When Boston radio station WEEI broke the news that Red Sox play-by-play man Don Orsillo would not be retained by NESN after the 2015 season’s end, it set off a crisis for Red Sox management, which owns 80 percent of the channel. How did they handle the issue?
When the news leaked, the Red Sox stayed silent. Were they as caught off guard by the story as everyone else? If so, that’s a case of poor planning on their part. They are no strangers to information getting out and should have anticipated the leak.
If their silence was not a result of surprise, perhaps it was their intention not to acknowledge the news. This, though, is just as bad. Taking the “no comment” approach allows others to control the story and for nearly a week, that story was how much fans loved Don Orsillo and how puzzling the move was. Chad Finn, who covers sports media for The Boston Globe, wrote that NESN owes fans an explanation, for example.
After forgoing commenting on the story for days, Red Sox Chairman Tom Werner decided to speak to the Boston Herald on the decision to replace Orsillo with Dave O’Brien (current Red Sox radio and ESPN broadcaster).
“I think when the opportunity to bring Dave aboard came to us, after a lot of thought we decided, you know what, he’s one of the premier broadcasters in the country and we thought he’d be a great addition to the team.”
The organization’s decision to wait to speak out was not a wise one. An explanation was simply too little, too late. The Don Orsillo story has been second only to Deflategate in the Boston sports news cycle since it broke and a petition to keep Orsillo at NESN had more than 50,000 signatures at last check. By holding off on addressing the story, NESN looks like the bad guy. Never one to mince words, Globe writer Dan Shaughnessy called the move “insulting to everyone who cares about this team.” The news cycle continues, as NESN moved a pre-game live shot to avoid fans with signs supporting Orsillo from appearing on its broadcast.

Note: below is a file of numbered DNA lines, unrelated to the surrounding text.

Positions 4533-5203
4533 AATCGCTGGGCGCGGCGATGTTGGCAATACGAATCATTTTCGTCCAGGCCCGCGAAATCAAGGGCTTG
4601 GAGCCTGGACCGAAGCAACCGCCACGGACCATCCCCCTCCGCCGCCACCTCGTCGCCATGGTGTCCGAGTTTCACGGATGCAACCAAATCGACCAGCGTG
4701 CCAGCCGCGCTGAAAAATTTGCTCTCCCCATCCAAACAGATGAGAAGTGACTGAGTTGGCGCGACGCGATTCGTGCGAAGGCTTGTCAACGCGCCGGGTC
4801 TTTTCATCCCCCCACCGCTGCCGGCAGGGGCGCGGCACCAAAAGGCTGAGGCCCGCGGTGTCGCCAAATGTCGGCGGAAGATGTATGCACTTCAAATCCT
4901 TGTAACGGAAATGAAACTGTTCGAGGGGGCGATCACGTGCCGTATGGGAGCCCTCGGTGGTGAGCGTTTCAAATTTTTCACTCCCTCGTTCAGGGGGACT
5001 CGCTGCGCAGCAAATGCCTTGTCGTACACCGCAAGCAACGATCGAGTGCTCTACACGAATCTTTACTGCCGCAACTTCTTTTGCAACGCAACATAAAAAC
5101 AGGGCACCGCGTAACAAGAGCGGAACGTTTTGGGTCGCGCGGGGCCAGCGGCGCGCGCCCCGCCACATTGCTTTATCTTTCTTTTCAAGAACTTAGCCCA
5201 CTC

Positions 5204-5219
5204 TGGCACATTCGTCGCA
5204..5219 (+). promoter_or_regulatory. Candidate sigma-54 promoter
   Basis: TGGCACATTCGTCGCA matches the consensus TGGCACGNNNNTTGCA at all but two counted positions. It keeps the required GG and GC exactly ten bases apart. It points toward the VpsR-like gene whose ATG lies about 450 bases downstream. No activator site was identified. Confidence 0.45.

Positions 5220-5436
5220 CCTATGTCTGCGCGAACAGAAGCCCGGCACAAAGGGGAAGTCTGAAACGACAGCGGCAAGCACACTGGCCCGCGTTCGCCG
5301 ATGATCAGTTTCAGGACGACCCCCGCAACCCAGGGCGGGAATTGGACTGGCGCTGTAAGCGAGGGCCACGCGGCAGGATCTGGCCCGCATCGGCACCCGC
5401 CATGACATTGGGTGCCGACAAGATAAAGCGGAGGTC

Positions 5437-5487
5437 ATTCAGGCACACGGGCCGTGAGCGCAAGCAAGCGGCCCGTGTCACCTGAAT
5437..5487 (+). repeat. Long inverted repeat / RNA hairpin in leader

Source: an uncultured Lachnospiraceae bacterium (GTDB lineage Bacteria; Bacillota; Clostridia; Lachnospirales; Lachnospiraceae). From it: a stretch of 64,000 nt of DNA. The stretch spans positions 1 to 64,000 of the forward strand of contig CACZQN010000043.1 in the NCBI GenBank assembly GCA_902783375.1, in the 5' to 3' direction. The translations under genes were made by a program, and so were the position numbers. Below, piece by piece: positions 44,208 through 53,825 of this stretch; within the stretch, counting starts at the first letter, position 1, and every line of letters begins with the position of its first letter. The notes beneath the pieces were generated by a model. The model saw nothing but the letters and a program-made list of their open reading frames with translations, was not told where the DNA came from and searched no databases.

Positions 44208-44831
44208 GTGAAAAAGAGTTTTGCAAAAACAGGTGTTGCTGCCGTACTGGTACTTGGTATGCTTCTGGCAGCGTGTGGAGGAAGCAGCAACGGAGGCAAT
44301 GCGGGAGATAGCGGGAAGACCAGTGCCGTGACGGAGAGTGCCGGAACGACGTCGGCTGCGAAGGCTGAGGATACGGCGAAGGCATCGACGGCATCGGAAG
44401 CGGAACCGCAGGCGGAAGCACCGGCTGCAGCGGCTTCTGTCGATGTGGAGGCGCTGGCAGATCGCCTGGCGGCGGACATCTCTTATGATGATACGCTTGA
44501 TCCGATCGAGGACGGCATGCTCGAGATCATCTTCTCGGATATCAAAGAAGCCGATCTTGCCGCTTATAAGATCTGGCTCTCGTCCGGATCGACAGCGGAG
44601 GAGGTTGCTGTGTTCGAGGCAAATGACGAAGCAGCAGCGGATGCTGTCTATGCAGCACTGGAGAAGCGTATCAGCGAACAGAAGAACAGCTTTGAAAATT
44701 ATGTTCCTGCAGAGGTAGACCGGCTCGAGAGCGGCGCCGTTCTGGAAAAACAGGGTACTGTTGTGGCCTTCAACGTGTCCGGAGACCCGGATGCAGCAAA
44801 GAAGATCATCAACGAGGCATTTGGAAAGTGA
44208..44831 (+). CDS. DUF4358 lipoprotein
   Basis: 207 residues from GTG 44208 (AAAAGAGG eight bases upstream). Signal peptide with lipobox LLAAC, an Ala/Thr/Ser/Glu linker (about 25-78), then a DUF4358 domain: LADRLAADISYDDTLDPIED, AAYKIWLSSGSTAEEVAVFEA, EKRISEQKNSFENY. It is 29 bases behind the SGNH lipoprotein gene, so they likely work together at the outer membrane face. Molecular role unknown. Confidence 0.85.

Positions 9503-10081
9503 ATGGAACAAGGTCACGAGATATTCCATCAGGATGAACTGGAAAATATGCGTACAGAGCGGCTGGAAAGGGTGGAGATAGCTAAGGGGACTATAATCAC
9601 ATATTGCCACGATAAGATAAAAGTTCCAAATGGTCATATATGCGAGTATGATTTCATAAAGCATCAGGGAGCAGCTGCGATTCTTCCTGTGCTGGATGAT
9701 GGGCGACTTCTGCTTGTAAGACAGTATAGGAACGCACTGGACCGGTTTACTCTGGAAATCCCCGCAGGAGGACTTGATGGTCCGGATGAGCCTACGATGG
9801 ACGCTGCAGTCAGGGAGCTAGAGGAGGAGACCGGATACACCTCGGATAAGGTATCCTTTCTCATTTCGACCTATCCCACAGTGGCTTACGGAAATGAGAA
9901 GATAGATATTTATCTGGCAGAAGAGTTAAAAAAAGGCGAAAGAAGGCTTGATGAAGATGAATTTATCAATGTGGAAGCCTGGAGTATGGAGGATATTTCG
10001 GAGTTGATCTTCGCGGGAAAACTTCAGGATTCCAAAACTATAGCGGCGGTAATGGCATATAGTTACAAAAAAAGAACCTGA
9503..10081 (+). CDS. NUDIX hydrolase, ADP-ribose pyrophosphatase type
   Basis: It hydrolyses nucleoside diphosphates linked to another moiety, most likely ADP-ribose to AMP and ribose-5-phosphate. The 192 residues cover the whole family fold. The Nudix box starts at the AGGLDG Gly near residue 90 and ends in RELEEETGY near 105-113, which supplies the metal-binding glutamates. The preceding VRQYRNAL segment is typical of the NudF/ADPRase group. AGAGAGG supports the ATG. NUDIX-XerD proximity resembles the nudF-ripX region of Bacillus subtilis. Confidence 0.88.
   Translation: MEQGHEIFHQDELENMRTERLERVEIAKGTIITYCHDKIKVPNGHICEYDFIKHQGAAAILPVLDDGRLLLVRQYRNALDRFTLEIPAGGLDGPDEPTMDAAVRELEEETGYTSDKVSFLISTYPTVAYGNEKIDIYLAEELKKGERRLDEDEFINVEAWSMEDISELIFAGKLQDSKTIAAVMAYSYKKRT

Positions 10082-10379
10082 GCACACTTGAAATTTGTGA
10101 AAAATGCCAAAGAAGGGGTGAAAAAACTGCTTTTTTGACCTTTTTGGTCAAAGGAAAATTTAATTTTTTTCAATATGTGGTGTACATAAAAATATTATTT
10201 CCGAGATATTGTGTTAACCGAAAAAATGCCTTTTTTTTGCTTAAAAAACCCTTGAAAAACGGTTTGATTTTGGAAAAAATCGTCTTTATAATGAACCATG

Not every decision an organization will make is a popular one. The Red Sox may not have known the impact parting ways with Orsillo would have, but they should have. An important part of crisis planning is anticipating fallout and responding quickly. It looks like the Red Sox failed to do either and with the on-field product struggling, they’ll likely be dealing with the fallout until Spring Training (or another Patriots Super Bowl run).